Osprey[edit]

Order: Accipitriformes   Family: Pandionidae

The Pandionidae family contains only one species, the osprey. The osprey is a medium-large raptor and a specialist fish-eater with a worldwide distribution.

  • Osprey, Pandion haliaetus (A)

Hawks, kites and eagles[edit]

Order: Accipitriformes   Family: Accipitridae

Accipitridae is a family of birds of prey, which includes hawks, eagles, kites, harriers and Old World vultures. These birds have powerful hooked beaks for tearing flesh from their prey, strong legs, powerful talons and keen eyesight.

Caracaras and falcons[edit]

Order: Falconiformes   Family: Falconidae

Falconidae is a family of diurnal birds of prey. They differ from hawks, eagles and kites in that they kill with their beaks instead of their talons. There are 62 species worldwide and 8 species which occur in Madeira.

Bustards[edit]

Order: Otidiformes   Family: Otididae

Bustards are large terrestrial birds mainly associated with dry open country and steppes in the Old World. They are omnivorous and nest on the ground. They walk steadily on strong legs and big toes, pecking for food as they go. They have long broad wings with "fingered" wingtips and striking patterns in flight. Many have interesting mating displays. There are 26 species worldwide of which 1 species occurs in Madeira.

Rails, crakes, gallinules and coots[edit]

Order: Gruiformes   Family: Rallidae

Rallidae is a large family of small to medium-sized birds which includes the rails, crakes, coots and gallinules. Typically they inhabit dense vegetation in damp environments near lakes, swamps or rivers. In general they are shy and secretive birds, making them difficult to observe. Most species have strong legs and long toes which are well adapted to soft uneven surfaces. They tend to have short, rounded wings and to be weak fliers. There are 12 species which have been recorded in Madeira.

Cranes[edit]

Order: Gruiformes   Family: Gruidae

Cranes (Gruidae) are large, long-legged and long-necked birds. Unlike the similar-looking but unrelated herons, cranes fly with necks outstretched, not pulled back. Most have elaborate and noisy courting displays or "dances". There are 15 species worldwide of which 1 species occurs in Madeira.

Thick-knees[edit]

Order: Charadriiformes   Family: Burhinidae

The thick-knees (Burhinidae) are a group of largely tropical waders in the family Burhinidae. They are found worldwide within the tropical zone, with some species also breeding in temperate Europe and Australia. They are medium to large waders with strong black or yellow-black bills, large yellow eyes and cryptic plumage. Despite being classed as waders, most species have a preference for arid or semi-arid habitats. There are 9 species worldwide of which 1 species occurs in Madeira.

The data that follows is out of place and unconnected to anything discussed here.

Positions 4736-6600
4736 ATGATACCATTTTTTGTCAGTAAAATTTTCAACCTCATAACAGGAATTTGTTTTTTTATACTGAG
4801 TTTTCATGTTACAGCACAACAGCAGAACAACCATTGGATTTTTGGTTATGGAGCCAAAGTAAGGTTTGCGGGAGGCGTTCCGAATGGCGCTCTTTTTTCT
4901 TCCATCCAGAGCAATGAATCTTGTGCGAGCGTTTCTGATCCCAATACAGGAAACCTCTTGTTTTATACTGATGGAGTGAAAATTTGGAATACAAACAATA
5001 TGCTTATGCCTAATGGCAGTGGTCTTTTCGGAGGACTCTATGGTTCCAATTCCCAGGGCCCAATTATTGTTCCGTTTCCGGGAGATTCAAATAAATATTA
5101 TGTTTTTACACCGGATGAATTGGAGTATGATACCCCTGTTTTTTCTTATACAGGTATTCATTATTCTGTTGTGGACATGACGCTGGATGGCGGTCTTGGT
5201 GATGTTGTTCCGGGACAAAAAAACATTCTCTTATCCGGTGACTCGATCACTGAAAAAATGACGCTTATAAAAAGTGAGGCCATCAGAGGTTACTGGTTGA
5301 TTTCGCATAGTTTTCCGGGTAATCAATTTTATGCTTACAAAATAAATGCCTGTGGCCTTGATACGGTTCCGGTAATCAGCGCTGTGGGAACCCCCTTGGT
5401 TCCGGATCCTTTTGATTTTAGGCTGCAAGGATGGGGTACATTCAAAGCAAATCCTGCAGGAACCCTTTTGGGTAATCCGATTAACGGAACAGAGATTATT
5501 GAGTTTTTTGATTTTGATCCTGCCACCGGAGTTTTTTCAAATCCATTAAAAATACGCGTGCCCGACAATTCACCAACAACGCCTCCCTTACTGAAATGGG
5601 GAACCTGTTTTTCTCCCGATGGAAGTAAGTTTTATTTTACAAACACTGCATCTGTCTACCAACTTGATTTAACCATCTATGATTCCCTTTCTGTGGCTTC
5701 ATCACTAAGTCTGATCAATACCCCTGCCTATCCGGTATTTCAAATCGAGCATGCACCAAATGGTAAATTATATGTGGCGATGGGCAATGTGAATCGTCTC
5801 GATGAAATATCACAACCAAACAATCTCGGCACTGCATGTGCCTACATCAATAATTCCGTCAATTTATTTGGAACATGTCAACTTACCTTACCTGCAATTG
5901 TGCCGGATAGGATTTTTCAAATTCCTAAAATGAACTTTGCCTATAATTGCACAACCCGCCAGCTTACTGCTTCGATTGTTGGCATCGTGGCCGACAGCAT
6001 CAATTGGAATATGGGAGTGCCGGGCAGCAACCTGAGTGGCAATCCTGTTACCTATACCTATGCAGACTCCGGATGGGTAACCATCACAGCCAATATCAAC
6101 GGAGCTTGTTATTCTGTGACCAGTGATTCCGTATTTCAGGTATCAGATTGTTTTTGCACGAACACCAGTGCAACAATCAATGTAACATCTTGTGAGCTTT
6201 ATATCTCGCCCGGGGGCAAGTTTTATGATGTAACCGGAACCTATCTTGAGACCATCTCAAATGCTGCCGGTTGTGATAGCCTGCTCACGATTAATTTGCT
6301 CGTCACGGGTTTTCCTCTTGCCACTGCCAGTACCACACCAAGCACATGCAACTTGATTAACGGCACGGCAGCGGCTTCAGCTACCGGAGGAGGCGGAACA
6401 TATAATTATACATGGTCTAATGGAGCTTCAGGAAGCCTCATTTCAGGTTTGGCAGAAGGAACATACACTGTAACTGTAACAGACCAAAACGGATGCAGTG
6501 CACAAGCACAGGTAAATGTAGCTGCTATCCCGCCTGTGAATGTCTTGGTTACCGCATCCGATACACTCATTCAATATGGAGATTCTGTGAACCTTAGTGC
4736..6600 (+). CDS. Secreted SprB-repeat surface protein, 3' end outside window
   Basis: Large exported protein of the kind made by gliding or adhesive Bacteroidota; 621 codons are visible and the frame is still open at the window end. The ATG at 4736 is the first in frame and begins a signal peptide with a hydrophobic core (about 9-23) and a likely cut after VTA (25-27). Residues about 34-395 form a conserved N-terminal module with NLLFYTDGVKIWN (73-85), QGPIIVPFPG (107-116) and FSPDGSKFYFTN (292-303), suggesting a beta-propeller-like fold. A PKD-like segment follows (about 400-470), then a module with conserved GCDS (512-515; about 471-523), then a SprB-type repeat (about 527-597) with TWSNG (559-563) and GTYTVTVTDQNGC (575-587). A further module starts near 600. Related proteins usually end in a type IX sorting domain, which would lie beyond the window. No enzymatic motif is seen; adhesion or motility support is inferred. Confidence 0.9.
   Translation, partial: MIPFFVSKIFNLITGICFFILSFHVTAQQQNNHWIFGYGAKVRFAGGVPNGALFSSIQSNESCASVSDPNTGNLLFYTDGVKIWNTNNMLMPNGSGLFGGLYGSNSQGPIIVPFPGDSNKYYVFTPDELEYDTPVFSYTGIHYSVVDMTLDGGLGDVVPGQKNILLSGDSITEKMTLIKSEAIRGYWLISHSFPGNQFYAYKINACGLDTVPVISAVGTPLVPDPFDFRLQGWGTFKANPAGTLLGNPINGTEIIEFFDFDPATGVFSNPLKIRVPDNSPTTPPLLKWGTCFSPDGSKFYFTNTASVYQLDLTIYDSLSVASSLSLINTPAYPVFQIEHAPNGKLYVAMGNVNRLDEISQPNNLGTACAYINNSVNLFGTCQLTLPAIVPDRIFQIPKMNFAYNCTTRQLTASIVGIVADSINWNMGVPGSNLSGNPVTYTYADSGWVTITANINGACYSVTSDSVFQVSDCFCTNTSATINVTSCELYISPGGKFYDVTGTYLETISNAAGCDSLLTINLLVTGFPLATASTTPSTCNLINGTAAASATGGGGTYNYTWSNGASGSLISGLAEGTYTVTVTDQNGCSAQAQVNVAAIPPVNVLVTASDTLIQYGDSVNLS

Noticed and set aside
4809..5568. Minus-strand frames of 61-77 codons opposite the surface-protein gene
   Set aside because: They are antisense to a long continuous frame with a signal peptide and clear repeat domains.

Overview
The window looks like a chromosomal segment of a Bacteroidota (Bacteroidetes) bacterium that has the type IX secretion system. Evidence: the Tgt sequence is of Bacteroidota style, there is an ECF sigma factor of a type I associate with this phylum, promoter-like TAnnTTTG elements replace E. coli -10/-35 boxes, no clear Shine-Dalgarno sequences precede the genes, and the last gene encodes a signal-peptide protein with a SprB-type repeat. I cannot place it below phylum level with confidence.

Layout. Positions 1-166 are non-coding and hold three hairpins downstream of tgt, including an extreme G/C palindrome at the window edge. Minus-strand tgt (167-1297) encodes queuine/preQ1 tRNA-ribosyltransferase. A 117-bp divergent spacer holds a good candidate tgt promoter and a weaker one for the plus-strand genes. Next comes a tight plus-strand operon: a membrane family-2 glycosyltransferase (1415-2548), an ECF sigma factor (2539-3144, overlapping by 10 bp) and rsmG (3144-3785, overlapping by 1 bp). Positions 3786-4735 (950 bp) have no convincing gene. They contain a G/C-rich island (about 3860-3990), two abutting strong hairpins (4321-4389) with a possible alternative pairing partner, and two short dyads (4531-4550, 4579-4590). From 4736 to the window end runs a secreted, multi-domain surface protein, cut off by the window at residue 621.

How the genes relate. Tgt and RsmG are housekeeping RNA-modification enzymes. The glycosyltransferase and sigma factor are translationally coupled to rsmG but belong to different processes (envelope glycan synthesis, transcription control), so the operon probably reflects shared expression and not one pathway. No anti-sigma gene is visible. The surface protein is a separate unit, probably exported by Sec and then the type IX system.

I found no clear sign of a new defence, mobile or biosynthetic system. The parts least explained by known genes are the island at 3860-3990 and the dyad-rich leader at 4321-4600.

Plovers and lapwings[edit]

Order: Charadriiformes   Family: Charadriidae

The family Charadriidae includes the plovers, dotterels and lapwings. They are small to medium-sized birds with compact bodies, short, thick necks and long, usually pointed, wings. They are found in open country worldwide, mostly in habitats near water. There are 66 species worldwide of which 10 species occur in Madeira.

Oystercatcher[edit]

Order: Charadriiformes   Family: Haematopodidae

The oystercatchers (Haematopodidae) are large and noisy plover-like birds, with strong bills used for smashing or prising open molluscs. There are 11 species worldwide of which 1 species occurs in Madeira and 2 species are either extirpated or extinct.

Avocets and stilts[edit]

Order: Charadriiformes   Family: Recurvirostridae

Recurvirostridae is a family of large wading birds, which includes the avocets and stilts. The avocets have long legs and long up-curved bills. The stilts have extremely long legs and long, thin, straight bills. There are 9 species worldwide of which 2 species occur in Madeira.

Sandpipers[edit]

Order: Charadriiformes   Family: Scolopacidae

Scolopacidae is a large diverse family of small to medium-sized shorebirds including the sandpipers, curlews, godwits, shanks, tattlers, woodcocks, snipes, dowitchers and phalaropes. The majority of these species eat small invertebrates picked out of the mud or soil. Variation in length of legs and bills enables multiple species to feed in the same habitat, particularly on the coast, without direct competition for food. There are 32 species have been recorded in Madeira.

Pratincoles and coursers[edit]

Order: Charadriiformes   Family: Glareolidae

Glareolidae is a family of wading birds comprising the pratincoles, which have short legs, long pointed wings and long forked tails, and the coursers, which have long legs, short wings and long, pointed bills which curve downwards. There are 17 species worldwide, of which 2 species occur in Madeira.

Gulls, terns, and skimmers[edit]

Order: Charadriiformes   Family: Laridae

Laridae is a family of medium to large seabirds and includes gulls, terns, and skimmers. Gulls are typically grey or white, often with black markings on the head or wings. They have stout, longish bills and webbed feet. Terns are a group of generally medium to large seabirds typically with grey or white plumage, often with black markings on the head. Most terns hunt fish by diving but some pick insects off the surface of fresh water. Terns are generally long-lived birds, with several species known to live in excess of 30 years.

Skuas[edit]

Order: Charadriiformes   Family: Stercorariidae

The family Stercorariidae are, in general, medium to large sea birds, typically with grey or brown plumage, often with white markings on the wings. They nest on the ground in temperate and arctic regions and are long-distance migrants. There are 7 species worldwide of which 4 species have been recorded off the coasts of Madeira.

Auks[edit]

Order: Charadriiformes   Family: Alcidae

Auks (Alcidae) are a family of seabirds which are superficially similar to penguins with their black-and-white colours, their upright posture and some of their habits but which are able to fly. There are about 23 species worldwide, of which 6 are recorded in Madeira.